• Friday, Dec 04, 2020
  • Last Update : 02:15 am

Much ado about 'I do'

  • Published at 04:24 pm December 24th, 2019
anti grand weddings
Photos : Bigstock

Do we take wedding fever too far?

Winter has become a myth in Dhaka, and it has been successfully replaced by the wedding season. Dhaka no longer experiences fog in this myth of a season, but heavy smog is seen to descend. This smog not only obscures our vision but also causes breathlessness, just like those ambitious “holud” rehearsals do. Weddings are no longer a quaint and private affair; rather, they are a silent yet raging challenge thrown at the next team. Happy moments are to be celebrated because that is what life is all about. But we often forget that we are not descents of Nawab Siraj ud-Daulah (last independent Nawab of Bengal, who handed Bengal to the British on a silver platter), and that renting a fort for those larger than life weddings would not make it ours.

On a regular, traffic-filled weekday, while driving home, I noticed two rows of cars were parked right on the road near Nobo Theatre. After going further, I noticed impeccably dressed people getting out of their cars with lavish dalas, which explained the hold up. Blinded by the bling and astounded by the wedding party’s obvious oblivion about the inconvenience they were causing, I drove home. This pushed me to ponder about grand weddings and how truly unnecessary they are.

The time when weddings used to be a single-day affair is long gone. People now opt to have at least five events before they are finally married. They often start with the bachelor/bachelorette parties, and then go on to the holud/sangeet, and then the quintessential mehendi that will be gatecrashed by the groom and his friends just like the director (wedding planner/ bride/ groom) scripted and it, on most occasions, ends with the wedding and the reception. However, after-parties are quite common these days, so the number might stretch to 6 events per wedding. This array of events not only requires months of planning but also a lot of cash. Just because our parents did not fulfill their promise of buying us a Cinderella dress for our 11th birthday, does not mean that we will now splurge on that Sabyasachi lehenga. It’s not only the bride and the groom who are in pursuit of perfection; the family members and friends thrive for it as well.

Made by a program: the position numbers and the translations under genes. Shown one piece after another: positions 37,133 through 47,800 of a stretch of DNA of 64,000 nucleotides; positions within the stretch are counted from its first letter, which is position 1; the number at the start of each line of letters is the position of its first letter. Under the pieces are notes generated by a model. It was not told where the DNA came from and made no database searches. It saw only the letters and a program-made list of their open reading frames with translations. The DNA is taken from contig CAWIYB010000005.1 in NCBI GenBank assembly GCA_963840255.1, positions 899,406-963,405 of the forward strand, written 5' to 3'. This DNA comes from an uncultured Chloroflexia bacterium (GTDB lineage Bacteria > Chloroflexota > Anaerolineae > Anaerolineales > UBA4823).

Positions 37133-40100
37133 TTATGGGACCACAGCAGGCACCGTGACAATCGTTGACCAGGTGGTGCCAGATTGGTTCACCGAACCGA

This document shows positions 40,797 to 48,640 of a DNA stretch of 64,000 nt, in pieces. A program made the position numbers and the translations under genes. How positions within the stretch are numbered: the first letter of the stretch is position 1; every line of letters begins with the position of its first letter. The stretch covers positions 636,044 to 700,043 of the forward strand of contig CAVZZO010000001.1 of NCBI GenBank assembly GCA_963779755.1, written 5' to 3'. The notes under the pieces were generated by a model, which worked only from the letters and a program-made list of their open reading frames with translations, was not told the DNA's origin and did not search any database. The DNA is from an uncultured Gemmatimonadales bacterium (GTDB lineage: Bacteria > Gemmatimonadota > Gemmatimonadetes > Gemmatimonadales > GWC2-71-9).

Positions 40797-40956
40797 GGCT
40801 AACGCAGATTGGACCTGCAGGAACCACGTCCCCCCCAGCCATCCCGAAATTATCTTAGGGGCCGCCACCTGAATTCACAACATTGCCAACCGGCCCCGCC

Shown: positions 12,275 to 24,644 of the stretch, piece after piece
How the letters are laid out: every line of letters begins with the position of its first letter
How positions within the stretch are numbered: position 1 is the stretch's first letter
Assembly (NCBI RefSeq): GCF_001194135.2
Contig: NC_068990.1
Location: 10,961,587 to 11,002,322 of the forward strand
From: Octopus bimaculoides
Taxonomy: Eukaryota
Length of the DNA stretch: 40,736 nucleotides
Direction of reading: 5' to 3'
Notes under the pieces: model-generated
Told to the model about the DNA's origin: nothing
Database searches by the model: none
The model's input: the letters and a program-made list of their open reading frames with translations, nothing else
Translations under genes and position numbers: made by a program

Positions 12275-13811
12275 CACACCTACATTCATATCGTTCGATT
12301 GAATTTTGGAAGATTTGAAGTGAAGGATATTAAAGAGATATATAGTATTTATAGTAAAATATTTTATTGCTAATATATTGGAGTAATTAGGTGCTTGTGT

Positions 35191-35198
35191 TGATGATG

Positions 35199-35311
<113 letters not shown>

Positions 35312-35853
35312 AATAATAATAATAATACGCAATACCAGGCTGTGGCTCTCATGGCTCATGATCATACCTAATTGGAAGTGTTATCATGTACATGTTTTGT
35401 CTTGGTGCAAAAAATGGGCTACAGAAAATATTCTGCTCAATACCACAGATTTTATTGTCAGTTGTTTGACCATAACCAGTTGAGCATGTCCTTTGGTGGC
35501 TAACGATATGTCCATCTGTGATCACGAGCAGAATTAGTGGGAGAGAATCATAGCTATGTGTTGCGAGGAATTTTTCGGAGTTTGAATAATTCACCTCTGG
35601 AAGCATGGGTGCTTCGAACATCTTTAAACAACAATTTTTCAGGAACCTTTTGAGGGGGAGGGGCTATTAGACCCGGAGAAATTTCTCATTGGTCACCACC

A day that is meant to serve as a happy memory for years to come for the ones getting married, very often becomes a nightmare. The bride and groom now try to make their day perfect for the guests, and in recent times, for the stalkers on social media who probably go through every wedding video to laugh at the pettiness -- or worse, to steal the brand new choreography to “Kala Chashma”. The to-be-wed couples nowadays are rarely worried about losing their bachelor status; rather, what keeps them up at night is if the Tiger Shroff and Madhuri Dixit of the dance crew would finally show up on one of their big events. Also, quite often, the dreams of the maid of honor, best man, wedding planner or disaster manager are mercilessly shattered; their dream of finding themselves a partner are trampled upon. This whole process becomes emotionally taxing for quite a few people. So it begs the question: Is it really worth it?

With some of our famous and favourite world leaders claiming that global warming is a hoax, we have also started believing that there is no need for individual accountability. We don’t realize that it is not just “one day”, but too many “one days”. Painting the town red with those fairy lights and fire crackers not only leaves a dent in our pockets, but also burns a huge hole in our ozone layer as well. Coming up with debates like “what about those aerosols/ air conditioners/ cars?” would not really help us, as change should start within ourselves. The carbon footprint that our acts are cumulatively leaving behind will, after a point, be irreversible. Trying to one-up the last best wedding isn’t only draining us mentally, but stripping us of our non-renewable resources. All our lives, we are asked to be responsible. But during the most important phase (for some) of our lives, we become exceptionally careless and insensitive -- to a degree that borderlines on insanity. Apparently, marriage is a huge responsibility, but we tend to lose our sense of responsibility during it.

What’s important for us to take into consideration -- at a time when, as a culture, we’ve started banking on the extravaganza that weddings have now become -- that our actions have certain, long-term consequences that could turn the lives we live upside down. Maybe what we truly need is a celebration of a monumental event of our lives, which also does not, slowly but surely, destroy the earth, our home.


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